Most people would avoid going to Irish hospitals unless their life depended on it, a new poll reveals.
It shows that the public's confidence in the health system is in tatters amid serious overcrowding in emergency departments nationwide.
Record numbers of people have been left waiting on trolleys in Irish hospitals this week.
Health Minister Stephen Donnelly has assured that conditions will improve, while nurses are considering whether they will take industrial action over staffing levels.
The Sunday Independent's Ireland Thinks poll shows that 72% of respondents would only go to A&E if their life depended on it, while a quarter would go if referred by a GP and only 2% would go if they felt unwell.
'Year round event'
Meanwhile, a former HSE chief is warning that the overcrowding crisis is not something new, despite its worsening in recent weeks.
Tony O'Brien, the former Director General of the HSE, told The Anton Savage Show that nurses have been running 'trolley checks' for nearly two decades and there's never been a time when there were enough beds available.
He says the so-called winter-crisis has become an all year around event.
"Government Ministers are very quick to say, 'well, we've put this extra money in here and this extra money in there", he said.
"But has it been invested in a way, and have decisions been made in a way that enable these key problems of waiting lists and emergency departments to be solved?"
"The evidence is obviously no."
Pharmacies are also struggling with the added pressure of a "twindemic", with the Irish Pharmacy Union calling on the public to contact chemists in advance if they need medicine.
There is a shortage of cough medicines and cold remedies and an increase in people suffering from COVID-19, RSV and flu.
The union's president Kathy Maher told Newstalk that the Government needs to take action to allow pharmacies to help people more effectively.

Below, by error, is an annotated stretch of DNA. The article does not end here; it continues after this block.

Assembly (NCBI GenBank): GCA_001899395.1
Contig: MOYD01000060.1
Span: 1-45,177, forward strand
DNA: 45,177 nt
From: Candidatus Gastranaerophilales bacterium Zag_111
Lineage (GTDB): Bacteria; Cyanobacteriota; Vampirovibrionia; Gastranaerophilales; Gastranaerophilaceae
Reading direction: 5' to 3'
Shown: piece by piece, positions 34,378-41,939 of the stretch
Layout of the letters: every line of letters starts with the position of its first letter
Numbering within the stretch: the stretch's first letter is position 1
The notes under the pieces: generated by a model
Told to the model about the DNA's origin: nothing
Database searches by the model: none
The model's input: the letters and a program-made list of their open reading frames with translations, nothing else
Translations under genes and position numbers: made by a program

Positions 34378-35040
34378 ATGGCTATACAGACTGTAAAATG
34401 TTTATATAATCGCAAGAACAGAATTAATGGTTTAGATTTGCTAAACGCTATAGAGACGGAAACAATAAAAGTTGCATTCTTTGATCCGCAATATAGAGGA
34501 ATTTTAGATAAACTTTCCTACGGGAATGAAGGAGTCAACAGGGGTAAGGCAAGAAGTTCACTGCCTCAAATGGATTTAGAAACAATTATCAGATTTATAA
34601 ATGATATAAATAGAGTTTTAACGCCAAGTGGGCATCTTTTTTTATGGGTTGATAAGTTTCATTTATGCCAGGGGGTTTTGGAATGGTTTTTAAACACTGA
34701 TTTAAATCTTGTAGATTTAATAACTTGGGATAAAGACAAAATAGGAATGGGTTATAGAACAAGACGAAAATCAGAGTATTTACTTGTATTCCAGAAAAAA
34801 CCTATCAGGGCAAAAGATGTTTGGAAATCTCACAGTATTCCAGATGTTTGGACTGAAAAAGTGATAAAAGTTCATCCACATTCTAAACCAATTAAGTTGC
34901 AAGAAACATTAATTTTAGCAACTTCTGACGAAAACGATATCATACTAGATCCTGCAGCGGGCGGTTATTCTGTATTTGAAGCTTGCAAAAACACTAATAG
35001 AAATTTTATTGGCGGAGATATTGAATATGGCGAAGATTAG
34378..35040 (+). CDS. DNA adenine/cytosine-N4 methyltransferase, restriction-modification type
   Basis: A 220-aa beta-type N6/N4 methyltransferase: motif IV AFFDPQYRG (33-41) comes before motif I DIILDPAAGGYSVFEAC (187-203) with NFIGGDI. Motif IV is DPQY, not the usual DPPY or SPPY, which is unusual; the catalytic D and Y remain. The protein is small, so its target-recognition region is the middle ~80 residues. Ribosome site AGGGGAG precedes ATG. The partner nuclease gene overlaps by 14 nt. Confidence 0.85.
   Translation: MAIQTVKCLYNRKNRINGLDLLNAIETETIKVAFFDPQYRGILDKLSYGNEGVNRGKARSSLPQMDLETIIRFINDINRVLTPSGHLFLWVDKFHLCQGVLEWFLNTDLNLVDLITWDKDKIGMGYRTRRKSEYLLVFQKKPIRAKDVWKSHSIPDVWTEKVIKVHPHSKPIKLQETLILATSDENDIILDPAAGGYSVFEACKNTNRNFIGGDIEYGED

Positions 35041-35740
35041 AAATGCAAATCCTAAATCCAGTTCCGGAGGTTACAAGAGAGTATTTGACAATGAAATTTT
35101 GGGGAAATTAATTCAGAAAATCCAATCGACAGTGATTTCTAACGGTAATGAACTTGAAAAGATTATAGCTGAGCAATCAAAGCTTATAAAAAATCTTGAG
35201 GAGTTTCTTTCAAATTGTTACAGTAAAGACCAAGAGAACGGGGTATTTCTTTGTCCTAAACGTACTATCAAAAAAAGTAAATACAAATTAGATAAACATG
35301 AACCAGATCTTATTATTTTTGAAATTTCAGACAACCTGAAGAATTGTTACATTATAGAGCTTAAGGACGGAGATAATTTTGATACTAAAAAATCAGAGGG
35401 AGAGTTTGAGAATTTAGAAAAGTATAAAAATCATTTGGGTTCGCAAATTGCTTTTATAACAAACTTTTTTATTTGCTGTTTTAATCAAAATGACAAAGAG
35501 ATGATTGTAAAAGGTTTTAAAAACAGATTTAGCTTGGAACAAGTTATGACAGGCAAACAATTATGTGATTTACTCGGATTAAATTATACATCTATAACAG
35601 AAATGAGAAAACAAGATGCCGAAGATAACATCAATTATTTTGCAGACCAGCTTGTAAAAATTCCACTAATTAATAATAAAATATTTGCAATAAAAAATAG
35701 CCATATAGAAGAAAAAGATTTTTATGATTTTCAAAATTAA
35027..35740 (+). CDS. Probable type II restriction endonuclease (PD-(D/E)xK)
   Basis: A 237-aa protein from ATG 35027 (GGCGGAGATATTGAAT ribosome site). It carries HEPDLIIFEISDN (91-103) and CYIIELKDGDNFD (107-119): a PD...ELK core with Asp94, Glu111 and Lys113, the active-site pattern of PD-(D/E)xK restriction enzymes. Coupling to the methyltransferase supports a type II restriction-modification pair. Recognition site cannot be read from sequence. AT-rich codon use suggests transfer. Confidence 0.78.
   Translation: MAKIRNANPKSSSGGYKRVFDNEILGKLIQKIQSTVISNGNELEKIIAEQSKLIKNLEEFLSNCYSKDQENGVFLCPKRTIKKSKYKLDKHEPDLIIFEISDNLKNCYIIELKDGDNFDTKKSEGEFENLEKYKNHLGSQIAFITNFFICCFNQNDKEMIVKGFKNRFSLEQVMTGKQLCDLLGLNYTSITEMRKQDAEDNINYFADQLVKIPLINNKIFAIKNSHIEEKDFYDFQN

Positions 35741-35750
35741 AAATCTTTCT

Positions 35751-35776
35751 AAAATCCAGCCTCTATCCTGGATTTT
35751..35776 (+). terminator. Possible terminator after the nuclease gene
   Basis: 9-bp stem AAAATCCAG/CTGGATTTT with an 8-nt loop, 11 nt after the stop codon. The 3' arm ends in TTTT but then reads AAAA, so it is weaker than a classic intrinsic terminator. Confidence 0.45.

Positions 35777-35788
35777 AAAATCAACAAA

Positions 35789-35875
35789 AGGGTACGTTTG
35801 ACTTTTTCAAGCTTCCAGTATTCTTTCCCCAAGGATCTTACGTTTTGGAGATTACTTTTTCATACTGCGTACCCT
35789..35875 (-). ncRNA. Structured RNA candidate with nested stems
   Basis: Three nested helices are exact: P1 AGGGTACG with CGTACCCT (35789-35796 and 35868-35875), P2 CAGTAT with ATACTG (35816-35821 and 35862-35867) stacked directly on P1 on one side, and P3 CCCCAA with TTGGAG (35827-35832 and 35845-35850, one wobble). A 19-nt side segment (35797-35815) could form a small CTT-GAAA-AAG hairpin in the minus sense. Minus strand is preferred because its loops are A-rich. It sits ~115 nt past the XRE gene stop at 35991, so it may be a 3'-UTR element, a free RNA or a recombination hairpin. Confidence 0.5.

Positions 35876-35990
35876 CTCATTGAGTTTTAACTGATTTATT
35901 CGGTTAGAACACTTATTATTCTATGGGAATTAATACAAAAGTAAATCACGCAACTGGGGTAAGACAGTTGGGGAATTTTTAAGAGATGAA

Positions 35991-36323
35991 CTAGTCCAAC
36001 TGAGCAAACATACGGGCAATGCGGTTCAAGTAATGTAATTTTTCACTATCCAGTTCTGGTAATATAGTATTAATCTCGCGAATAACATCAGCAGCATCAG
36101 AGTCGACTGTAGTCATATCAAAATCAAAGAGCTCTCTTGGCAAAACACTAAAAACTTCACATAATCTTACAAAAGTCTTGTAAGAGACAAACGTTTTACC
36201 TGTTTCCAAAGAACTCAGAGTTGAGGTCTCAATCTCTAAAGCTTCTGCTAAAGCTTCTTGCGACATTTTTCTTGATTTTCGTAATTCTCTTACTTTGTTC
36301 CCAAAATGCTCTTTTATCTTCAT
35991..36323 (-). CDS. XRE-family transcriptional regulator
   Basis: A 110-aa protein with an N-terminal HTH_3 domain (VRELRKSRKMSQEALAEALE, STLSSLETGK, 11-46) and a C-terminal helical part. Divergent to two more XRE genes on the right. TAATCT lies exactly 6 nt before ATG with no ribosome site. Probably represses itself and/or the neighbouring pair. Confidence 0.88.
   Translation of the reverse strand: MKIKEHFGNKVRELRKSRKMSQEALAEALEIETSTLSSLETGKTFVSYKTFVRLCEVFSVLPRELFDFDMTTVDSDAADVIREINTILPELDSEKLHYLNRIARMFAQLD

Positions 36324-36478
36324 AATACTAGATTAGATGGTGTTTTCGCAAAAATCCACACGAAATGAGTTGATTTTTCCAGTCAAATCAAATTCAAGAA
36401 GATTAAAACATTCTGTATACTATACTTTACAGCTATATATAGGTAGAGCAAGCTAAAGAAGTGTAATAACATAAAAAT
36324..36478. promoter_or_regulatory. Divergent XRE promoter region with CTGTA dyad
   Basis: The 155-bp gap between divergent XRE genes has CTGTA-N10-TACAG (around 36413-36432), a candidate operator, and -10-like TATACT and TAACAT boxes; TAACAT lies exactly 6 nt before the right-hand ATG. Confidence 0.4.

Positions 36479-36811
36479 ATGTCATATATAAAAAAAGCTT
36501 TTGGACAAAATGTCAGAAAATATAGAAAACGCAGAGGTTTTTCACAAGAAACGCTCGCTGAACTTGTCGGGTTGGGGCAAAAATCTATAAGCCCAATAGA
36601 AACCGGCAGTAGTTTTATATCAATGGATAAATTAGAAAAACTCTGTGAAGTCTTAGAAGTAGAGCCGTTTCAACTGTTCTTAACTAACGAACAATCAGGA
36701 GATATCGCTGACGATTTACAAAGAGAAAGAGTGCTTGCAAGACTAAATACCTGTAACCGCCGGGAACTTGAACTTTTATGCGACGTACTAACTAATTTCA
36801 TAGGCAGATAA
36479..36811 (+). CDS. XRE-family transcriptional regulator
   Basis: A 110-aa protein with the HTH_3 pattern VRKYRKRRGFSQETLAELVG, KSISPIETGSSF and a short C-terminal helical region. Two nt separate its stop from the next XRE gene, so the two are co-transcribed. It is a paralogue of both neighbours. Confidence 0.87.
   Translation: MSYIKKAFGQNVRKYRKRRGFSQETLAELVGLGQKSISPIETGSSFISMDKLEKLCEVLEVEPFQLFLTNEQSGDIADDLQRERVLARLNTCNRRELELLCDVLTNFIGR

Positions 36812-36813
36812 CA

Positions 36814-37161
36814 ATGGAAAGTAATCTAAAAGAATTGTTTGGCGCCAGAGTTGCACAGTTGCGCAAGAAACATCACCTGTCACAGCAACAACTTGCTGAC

"We're calling on the government to introduce something like a serious shortage protocol", she said.
This would allow pharmacists to switch between antibiotics "to allow [them] to ensure patient have prompt treatment, safe effective treatment and good patient outcomes".
Some paramedics are at 'breaking point' as the the National Ambulance Service (NAS) struggles to keep up with the overcrowding crisis.
An additional 2000 staff members as well as 120 new ambulances would be needed to keep up with demand.
Services Industrial Professional and Technical Union (SIPTU) Sector Organiser Ted Kenny, said: "The increased numbers attending Accident and Emergency Departments across the country has severely impacted turn-around times, with crews having to wait hours on end to hand over their patients."
Some staff are now being asked to work additional hours, which they say they've already been doing and has caused "burnout" in some cases.
The Independent Review of Roles and Responsibilities Report which was jointly commissioned by the NAS, SIPTU and the HSE in 2018 made several recommendations to address recruitment and retention issues within the service.
"To date, the recommendations of the report has not been implemented", Mr Kenny said.
SIPTU is calling on Minister Donnelly to "intervene" and get the recommendations implemented "as a matter of urgency".
Main image shows general views of University Hospital Limerick in December 2020. Picture by: PA Images / Alamy Stock Photo